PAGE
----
1. At this stage, you can test out the HTML in the browser. You can open the index.html file directly in your browser, or make use of the Python command, or the PHP command to start a testing server on the local host address.

The demo FAQ section has content, but it’s not currently working. The accordion UI change when the accordion component is added in the following steps changes this clutter into something easier to read:

Content loaded in the text area without the Accordion plugin ready

  1. Configure the Accordion plugin in the TinyMCE init script by adding the plugin to the plugin list, and the toolbar list:

plugins: [
          "advlist", "advcode", "anchor", "autolink", "charmap", "code", "fullscreen",
          "help", "image", "insertdatetime", "link", "lists", "media",
          "preview", "searchreplace", "table", "visualblocks", "accordion"
        height: 600,
        toolbar: "undo redo |link image | styles | bold italic underline strikethrough | align | bullist numlist | code | accordion",
  1. Add the TinyMCE content_style option, and include the following CSS to style the accordion component:

       plugins: [
          "advlist", "advcode", "anchor", "autolink", "charmap", "code", "fullscreen",
          "help", "image", "insertdatetime", "link", "lists", "media",
          "preview", "searchreplace", "table", "visualblocks", "accordion"
        height: 600,
        toolbar: "undo redo |link image | styles | bold italic underline strikethrough | align | bullist numlist | code | accordion",
        content_style: `
         details {
             padding: 1rem;
             margin: 0.5rem;
             background-color: #F0F2F5;


  1. Save the changes, and then refresh the demo to test out the Accordion plugin:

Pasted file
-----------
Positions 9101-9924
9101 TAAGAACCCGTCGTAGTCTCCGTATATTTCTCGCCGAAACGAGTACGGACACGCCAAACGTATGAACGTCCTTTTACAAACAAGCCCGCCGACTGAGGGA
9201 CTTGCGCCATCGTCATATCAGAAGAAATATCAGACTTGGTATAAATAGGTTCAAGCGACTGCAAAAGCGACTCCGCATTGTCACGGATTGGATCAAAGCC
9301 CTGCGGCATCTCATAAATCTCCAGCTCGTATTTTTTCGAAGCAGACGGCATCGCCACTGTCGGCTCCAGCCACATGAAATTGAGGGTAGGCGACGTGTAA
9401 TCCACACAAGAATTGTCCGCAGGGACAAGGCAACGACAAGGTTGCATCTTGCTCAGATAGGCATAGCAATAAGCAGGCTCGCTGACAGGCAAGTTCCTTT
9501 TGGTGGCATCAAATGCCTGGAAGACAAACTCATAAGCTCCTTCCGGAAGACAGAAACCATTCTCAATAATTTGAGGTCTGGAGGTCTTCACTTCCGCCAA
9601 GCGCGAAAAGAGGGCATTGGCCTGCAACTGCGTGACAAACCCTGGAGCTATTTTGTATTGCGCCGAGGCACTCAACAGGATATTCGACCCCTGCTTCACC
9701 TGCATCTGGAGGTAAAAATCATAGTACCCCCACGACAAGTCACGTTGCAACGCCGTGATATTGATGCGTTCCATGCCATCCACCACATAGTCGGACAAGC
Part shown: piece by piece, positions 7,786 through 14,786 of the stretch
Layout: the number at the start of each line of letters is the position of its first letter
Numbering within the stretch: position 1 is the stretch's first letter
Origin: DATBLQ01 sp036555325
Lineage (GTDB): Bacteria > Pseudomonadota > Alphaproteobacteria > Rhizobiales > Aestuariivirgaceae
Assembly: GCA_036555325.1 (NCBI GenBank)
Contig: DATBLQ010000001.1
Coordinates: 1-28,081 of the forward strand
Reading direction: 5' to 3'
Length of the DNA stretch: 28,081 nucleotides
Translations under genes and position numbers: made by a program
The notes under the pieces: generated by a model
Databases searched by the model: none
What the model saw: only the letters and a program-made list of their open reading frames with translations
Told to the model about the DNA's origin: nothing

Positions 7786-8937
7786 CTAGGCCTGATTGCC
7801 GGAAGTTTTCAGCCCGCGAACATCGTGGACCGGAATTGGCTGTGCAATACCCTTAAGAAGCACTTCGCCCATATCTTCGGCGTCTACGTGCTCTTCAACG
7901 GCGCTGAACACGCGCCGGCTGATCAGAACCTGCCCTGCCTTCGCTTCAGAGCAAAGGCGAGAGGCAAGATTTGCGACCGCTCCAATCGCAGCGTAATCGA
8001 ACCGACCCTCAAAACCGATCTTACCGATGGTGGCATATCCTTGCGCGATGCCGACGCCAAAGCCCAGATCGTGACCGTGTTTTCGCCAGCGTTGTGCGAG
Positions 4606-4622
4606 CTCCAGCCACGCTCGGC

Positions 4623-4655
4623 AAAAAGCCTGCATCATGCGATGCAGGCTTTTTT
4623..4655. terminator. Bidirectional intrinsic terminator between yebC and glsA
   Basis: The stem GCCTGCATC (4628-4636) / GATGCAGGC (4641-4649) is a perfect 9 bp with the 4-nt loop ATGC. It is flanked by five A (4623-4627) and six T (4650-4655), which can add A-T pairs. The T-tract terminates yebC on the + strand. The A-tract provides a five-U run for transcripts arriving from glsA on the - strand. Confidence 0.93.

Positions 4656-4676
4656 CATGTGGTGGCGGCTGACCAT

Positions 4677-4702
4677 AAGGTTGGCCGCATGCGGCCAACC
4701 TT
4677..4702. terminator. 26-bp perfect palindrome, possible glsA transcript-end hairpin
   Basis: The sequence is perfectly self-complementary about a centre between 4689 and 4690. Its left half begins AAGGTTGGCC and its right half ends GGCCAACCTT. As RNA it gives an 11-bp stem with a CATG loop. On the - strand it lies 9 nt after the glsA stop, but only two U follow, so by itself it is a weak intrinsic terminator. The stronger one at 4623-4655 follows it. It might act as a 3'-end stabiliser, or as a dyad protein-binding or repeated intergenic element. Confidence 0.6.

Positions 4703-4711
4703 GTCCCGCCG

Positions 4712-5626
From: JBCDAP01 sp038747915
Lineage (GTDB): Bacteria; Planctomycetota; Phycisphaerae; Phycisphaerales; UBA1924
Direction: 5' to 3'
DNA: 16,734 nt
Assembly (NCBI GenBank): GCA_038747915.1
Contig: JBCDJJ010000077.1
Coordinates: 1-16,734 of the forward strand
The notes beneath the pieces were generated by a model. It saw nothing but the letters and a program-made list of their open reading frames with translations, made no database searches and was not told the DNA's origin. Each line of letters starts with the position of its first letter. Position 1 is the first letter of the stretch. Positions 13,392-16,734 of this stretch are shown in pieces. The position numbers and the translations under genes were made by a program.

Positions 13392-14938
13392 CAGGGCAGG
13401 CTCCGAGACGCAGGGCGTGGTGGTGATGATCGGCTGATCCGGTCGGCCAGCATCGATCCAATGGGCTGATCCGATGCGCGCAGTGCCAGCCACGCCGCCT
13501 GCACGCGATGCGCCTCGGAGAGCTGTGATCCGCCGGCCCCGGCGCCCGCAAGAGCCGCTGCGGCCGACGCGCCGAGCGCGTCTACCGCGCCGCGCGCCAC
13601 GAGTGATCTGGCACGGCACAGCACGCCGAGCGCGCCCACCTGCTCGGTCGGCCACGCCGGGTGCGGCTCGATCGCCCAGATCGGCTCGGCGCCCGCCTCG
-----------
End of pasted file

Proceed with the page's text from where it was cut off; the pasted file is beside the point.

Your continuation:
The Accordion plugin working

Creating a new accordion UI item

You can rely on the Accordion plugin button in the TinyMCE toolbar to transform content into an accordion component:

  1. Select the contents to become an accordion component.
  2. Click on the accordion toolbar button to transform it.
  3. You can check on the result in the source code to see the HTML tags that make up the accordion UI:

The Accordion plugin working with a source code

Accordion component accessibility

Accessible accordion components, at their most basic level, show a directional arrow indicating when the concealed content is hidden and when it’s displayed. The TinyMCE Accordion plugin accounts for this essential accessibility requirement, but what makes the component even more accessible are accordion commands that can expand or collapse the accordion UI component automatically in response to events.

For example, the hover event with the mouse or eye tracking software can connect with the following execCommand to change the accordion:

tinymce.activeEditor.execCommand("ToggleAccordion", false, true);

Accordion UI parity

Make sure that when using an accordion that the accessibility experience for the accordion UI has parity with all other experiences. Guides on UI parity explain that if an accordion component is collapsed, then screen readers should not be able to parse the hidden content. In essence, make sure that hidden content is hidden for everyone, and screen readers do not start parsing all the content within the accordion component. The TinyMCE DomUtils API methods can help here to adjust the attributes of the details tags.

What to try after setting the accordion component

Try some of the other components to adjust your user interface and change content and UI appearance, as well as check on content accessibility:

Have any questions? Reach out and contact us to find out more about TinyMCE and Accordion UI components.

byJoe Robinson

Technical and creative writer, editor, and a TinyMCE advocate. An enthusiast for teamwork, open source software projects, and baking. Can often be found puzzling over obscure history, cryptic words, and lucid writing.